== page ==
Who is the most important Norwegian?

When VG set out to choose the most important Norwegians in modern history, the readers’ list revealed the many different ways to define importance

Photo: Wikimedia Commons Despite the man’s unparalleled facial hair, most Norwegians disagree that Henrik Ibsen was the most important Norwegian of the last two centuries.

Photo: Wikimedia Commons
Despite the man’s unparalleled facial hair, most Norwegians disagree that Henrik Ibsen was the most important Norwegian of the last two centuries.

Molly Andrus
Norwegian American Weekly

In celebration of the bicentennial of Norway’s constitution, Norwegian newspaper VG has chosen the 100 most important Norwegians of the last 200 years.

Originally published on February 16, the list encouraged reader participation. The 100 Norwegians were presented with their name, years, portrait, and a brief description of their role in Norway’s history, and then listed according to VG’s ranking. Readers could then click on the images to learn more about each individual and vote for the person they believed deserved the title of “Most Important Norwegian.”

Readers could also sort the finalists according to year of birth or filter the results by category – the area of society they influenced. The 17 categories were academia, architecture, culture, defense, feminism, gay rights, health, industry, law and order, media, organizations, politics, religion, resistance, royal, school, and sports. Among the top 100, the majority are known for their impact on Norwegian culture or politics.

VG created a jury of six individuals to choose these 100 individuals and attempt to rank their importance. The jury was led by Hanne Skartveit, VG political editor. The other five jurors include author and historian Karsten Alnæs, former prime minister and Conservative Party politician Kåre Willoch, political scientist and NUPI-researcher Halvard Leira, former professor of history at University of Oslo Jorunn Bjørgum, and parliament representative for the Labor Party and former minister of culture Hadia Tajik.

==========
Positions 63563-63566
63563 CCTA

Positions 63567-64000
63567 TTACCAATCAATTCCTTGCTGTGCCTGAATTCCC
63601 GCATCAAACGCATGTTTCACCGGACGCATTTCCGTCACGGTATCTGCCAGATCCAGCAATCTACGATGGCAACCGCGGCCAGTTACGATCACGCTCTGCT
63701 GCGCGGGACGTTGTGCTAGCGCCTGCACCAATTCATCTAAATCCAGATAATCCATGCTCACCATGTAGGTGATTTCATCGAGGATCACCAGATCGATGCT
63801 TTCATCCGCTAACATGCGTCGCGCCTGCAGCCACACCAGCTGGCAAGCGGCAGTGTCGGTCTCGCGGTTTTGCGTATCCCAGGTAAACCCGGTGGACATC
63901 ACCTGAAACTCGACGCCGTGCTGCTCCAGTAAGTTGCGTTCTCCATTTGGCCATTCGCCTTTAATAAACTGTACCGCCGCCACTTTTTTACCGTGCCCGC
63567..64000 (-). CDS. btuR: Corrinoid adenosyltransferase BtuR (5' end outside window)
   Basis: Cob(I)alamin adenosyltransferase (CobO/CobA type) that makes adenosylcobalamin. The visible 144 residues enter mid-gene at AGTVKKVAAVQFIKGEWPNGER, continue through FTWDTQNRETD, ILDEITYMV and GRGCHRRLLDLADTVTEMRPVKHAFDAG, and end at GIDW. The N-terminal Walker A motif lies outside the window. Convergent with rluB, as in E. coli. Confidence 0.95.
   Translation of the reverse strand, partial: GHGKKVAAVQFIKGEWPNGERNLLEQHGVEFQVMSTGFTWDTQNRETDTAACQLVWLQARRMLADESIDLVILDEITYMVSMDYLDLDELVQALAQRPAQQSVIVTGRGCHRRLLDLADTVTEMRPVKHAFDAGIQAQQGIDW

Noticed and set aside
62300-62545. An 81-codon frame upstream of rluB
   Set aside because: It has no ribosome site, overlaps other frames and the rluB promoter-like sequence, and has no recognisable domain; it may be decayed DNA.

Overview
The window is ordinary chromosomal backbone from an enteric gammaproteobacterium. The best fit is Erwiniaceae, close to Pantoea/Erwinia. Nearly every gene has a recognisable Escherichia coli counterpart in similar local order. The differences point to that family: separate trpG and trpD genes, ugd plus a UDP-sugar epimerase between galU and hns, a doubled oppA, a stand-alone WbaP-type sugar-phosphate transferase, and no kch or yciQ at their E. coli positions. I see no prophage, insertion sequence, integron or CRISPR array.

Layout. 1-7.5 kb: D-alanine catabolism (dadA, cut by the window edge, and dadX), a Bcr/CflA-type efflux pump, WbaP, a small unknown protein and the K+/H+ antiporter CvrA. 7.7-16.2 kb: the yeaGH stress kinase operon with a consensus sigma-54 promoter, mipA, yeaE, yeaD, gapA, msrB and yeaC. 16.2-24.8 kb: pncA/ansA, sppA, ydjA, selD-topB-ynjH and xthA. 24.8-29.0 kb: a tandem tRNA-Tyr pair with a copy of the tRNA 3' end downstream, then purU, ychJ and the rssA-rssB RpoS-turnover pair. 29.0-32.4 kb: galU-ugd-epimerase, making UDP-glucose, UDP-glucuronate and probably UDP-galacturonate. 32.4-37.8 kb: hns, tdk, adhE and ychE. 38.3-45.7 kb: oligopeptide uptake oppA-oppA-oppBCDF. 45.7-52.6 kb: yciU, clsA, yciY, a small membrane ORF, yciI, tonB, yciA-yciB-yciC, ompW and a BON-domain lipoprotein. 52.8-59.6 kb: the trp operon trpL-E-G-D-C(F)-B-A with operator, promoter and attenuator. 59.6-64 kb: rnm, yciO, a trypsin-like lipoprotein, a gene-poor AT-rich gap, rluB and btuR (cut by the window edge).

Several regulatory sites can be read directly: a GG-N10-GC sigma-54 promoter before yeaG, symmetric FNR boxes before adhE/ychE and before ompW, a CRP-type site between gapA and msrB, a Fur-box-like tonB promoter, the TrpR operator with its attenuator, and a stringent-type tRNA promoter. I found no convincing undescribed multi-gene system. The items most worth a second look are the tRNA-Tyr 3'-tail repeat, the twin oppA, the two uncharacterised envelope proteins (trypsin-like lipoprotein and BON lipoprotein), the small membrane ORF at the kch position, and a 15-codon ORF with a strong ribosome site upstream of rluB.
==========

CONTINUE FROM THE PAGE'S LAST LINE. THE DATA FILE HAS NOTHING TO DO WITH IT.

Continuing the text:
After much discussion and a few arguments, the jury presented their ranking. Here is VG’s Top Five:
1. Henrik Ibsen, the founder of the modern realistic drama
2. Christian Magnus Falsen, “the father of the Constitution”
3. Herman Wedel Jarlsberg, founding father and architect of modern Norway
4. King Haakon VII, Norway’s first fully constitutional king
5. Carl Joachim Hambro, parliamentary president and Conservative Party politician

But even though VG did choose to rank these 100 influential people, jury leader Hanne Skartveit admits that the list should not be interpreted as fact, but rather as a sum of various perspectives. She notes that the jury was chosen based on the members differing points of view.

Inevitably, this led to some intense disagreements. For example, Jorunn Bjørgum and Kåre Willoch’s opinions differed on the ranking of Martin Tranmæl and C. J. Hambro. Bjørgum felt that Tranmæl, agitator and leader of the Leader party, deserved to be ranked about Hambro. In the end, Hambro was awarded fifth place with help from Skartveit’s double vote as the jury leader.

In a note to readers, Skartveit also addressed the unbalanced gender distribution—only 28 percent are female. She stated that the list must have a majority of males as it covers 200 years of Norway’s history, and only recently have women had the opportunities for greater societal influence.

Readers may notice that one of jury members appears on the list: Kåre Willoch. This may seem biased, but Skartveit assures the readers that Willoch had nothing to do with his own placement on the list. In fact, he even asked to be removed from the list. Nevertheless, the other jury members refused his request and ranked him number 28.

VG’s jury did not expect readers to tacitly agree with their decisions. On the contrary, one of their goals in creating this list of the 100 most important Norwegians was to spark debate about the development and history of Norwegian society.

And VG certainly succeeded in creating an arena for debate! Over 22,000 readers visited the site and voted for the Norwegian they felt should be ranked number one. The link spread across Facebook with 10,000 shares.

According to the readers’ input, VG missed the mark on the Most Important Norwegian. With 12 percent of the readers’ vote, that title goes to the unknown war sailors of World War Two.

But that’s not the only difference. Compare VG’s top choices above to the readers’ Top Five:
1. the unknown war sailors, Norway’s biggest war heroes
2. King Haakon VII, Norway’s first fully constitutional king
3. Einar Gerhardsen, Prime Minister who led Norway to become a welfare society
4. Ivar Aasen, creator of the Nynorsk written language
5. Hans Nielsen Hauge, lay minister who influenced Norwegian church life

With the exception of King Haakon VII, the lists look nothing alike. VG’s number one, Henrik Ibsen, appears close to the top as number eight on the readers’ ranking. But the sailors do not show up until spot 45 in the VG list.

Skartviet appreciated the vast audience input and was pleased that the readers voted the sailors to the top. She admitted that they have received too little recognition for their brave actions.

VG informed one of these WWII sailors, Søren Brandsnes, of the readers’ vote. Brandsnes told VG that it feels good to get recognition after so many years.

Originally intended to celebrate 200 years of Norway’s history, the VG list of the 100 most important Norwegians did much more—it spurred a cultural phenomenon of discussion and reflection.

The full list can be found at www.vg.no/spesial/2014/topp100_1814.

This article originally appeared in the April 25, 2014 issue of the Norwegian American Weekly.

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